Breathing compensation has also been added, ensuring that as you change focus points your field of view remains the same. A compatible lens is required.

Finally, in terms of heat distribution, a new heat-dissipating structure has been added, allowing for 4K 60p 10-bit 4:2:2 recording for more than an hour.

Streaming and sharing

Another one of Sony’s focuses with the a7 IV is the ability to stream live and share videos easier than ever before. The WiFi capabilities have been upgraded, allowing for sharing on the 5GHz band.

The camera is integrated into Sony’s Visual Story app, allowing for a continuous Bluetooth connection in the background.

Finally, you can record internally while live streaming, up to 4K at 15p or 1080p at 60p.

The exterior

In terms of the camera body, the grip has been revised to offer a more secure and comfortable feel. Those that have tried the a1 should find this similar.

On top of the camera, you’ll find a new recording button as well as a separate dial for video, still and S&Q shooting modes, which allow for complete customization over buttons depending on which mode you have selected. There is no left dial on the top of the camera, as there is on the a1 and other Sony cameras.

The back of the camera also features a slight redesign, with a fully articulating screen being the most obvious change. The AF-ON button is now larger and not as close to the viewfinder. With the exception of the articulating screen, the camera looks very similar on the back to the a1.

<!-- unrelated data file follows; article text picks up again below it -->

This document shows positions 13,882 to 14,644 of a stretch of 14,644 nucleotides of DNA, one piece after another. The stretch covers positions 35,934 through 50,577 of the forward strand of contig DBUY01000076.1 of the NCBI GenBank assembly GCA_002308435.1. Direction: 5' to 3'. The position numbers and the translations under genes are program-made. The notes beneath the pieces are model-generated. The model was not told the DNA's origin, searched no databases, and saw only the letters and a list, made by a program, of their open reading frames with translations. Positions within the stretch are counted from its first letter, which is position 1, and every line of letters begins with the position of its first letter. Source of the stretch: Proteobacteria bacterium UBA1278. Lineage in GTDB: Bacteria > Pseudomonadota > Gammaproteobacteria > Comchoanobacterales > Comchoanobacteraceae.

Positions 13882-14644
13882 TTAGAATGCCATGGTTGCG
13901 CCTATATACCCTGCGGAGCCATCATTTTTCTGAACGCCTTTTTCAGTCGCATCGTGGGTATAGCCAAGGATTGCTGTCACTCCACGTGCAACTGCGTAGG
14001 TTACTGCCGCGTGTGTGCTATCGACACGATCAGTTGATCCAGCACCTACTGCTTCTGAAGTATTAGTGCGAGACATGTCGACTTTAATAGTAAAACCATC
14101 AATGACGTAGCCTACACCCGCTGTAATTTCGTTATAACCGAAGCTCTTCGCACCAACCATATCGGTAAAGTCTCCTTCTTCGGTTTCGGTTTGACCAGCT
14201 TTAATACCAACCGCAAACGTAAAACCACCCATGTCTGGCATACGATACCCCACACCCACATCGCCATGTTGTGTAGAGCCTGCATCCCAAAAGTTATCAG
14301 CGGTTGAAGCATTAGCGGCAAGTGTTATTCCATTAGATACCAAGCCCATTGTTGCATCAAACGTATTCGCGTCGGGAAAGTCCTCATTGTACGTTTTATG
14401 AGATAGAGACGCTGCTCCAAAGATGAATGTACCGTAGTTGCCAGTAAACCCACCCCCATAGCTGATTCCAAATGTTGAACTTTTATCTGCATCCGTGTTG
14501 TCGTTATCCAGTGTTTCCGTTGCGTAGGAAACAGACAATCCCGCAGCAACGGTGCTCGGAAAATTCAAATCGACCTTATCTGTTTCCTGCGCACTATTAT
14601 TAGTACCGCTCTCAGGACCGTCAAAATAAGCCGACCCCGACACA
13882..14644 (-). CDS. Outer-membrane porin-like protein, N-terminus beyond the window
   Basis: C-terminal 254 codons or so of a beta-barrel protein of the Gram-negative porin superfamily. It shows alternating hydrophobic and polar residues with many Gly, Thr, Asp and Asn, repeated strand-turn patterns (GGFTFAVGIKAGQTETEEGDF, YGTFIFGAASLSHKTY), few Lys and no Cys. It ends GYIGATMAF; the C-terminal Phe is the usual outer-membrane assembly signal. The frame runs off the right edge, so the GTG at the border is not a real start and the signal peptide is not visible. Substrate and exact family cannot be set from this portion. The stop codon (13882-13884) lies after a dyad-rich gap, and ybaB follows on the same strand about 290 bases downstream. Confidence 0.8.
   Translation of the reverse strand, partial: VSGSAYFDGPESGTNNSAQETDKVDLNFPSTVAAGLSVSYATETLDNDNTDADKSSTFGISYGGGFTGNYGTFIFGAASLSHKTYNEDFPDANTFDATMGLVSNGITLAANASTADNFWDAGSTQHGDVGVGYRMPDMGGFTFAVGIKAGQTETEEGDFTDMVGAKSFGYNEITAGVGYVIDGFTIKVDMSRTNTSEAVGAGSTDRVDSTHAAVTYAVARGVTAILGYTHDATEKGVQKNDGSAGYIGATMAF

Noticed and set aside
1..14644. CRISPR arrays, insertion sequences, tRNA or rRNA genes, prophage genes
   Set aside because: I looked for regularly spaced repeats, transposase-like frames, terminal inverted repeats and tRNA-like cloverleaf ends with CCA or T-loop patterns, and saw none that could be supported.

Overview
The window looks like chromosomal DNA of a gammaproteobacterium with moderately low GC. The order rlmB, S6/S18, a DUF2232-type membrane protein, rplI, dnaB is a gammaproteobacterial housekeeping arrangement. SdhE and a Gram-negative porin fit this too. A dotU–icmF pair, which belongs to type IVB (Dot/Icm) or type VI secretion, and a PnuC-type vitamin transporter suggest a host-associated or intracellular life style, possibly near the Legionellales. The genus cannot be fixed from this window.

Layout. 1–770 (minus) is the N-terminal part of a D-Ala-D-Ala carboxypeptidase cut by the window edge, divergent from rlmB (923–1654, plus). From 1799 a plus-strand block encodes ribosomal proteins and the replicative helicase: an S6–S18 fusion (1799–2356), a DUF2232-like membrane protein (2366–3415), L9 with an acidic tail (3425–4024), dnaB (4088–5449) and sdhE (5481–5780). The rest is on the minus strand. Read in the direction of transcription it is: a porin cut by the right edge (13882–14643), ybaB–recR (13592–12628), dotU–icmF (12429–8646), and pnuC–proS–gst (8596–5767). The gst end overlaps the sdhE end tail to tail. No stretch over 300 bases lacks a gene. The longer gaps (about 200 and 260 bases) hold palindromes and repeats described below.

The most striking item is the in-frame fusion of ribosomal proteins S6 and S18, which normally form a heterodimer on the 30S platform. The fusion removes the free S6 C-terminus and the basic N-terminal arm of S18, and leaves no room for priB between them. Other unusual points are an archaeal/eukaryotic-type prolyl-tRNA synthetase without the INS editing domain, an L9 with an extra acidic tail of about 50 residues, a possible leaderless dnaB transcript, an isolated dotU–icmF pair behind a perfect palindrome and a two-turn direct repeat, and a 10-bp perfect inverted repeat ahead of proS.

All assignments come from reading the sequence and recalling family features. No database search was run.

In terms of ports, the a7 IV features a full-size HDMI Type-A terminal and a USB Type-C port for transfer up to 10Gbps. There is no ethernet port included.

Pricing and availability

The Sony a7 IV will be released in late December 2021 for an approximate retail price of $2500. Preorders will be available through B&H.

My first thoughts, for photographers

As an owner of an a7 III and an a1, I’m very, very excited to try this camera out. It seems like a great hybrid between what made the a7 III great — a lightweight footprint with great low-light capabilities — and the a1 — a professional body with unmatched autofocus.

The features look absolutely spectacular, and I’m honestly surprised that some of them made it in what many consider to be a more entry-level full-frame body from Sony. But I’m excited to see them pushing the boundaries here.

I’m happy to see them upping the game with image stabilization, too, as the a7 III needed some help in this area. It should mean not having to crank your ISO quite as much in low light, as you’ll be able to shoot at slightly slower shutter speeds and still obtain a sharp shot.

The one unknown that wasn’t addressed was whether or not the weather sealing and dust resistance would be on par with the a1. One can assume it will be at least close to that level. As it is right now, I find myself cleaning the a7 III at least once a week, whereas with the a1, I maybe have to clean it once a month.

The only other concern I have is that the sensor is not a stacked sensor. For stills, this means you might see some banding effects when shooting in electronic mode in certain situations.

Regardless, this is definitely a camera I’ll be purchasing. The added megapixels are great for commercial work, and they aren’t too high to photograph events with. I can see a lot of people picking up the a7 IV as their primary body, as well as a backup to something like the a1. Bravo, Sony. Bravo.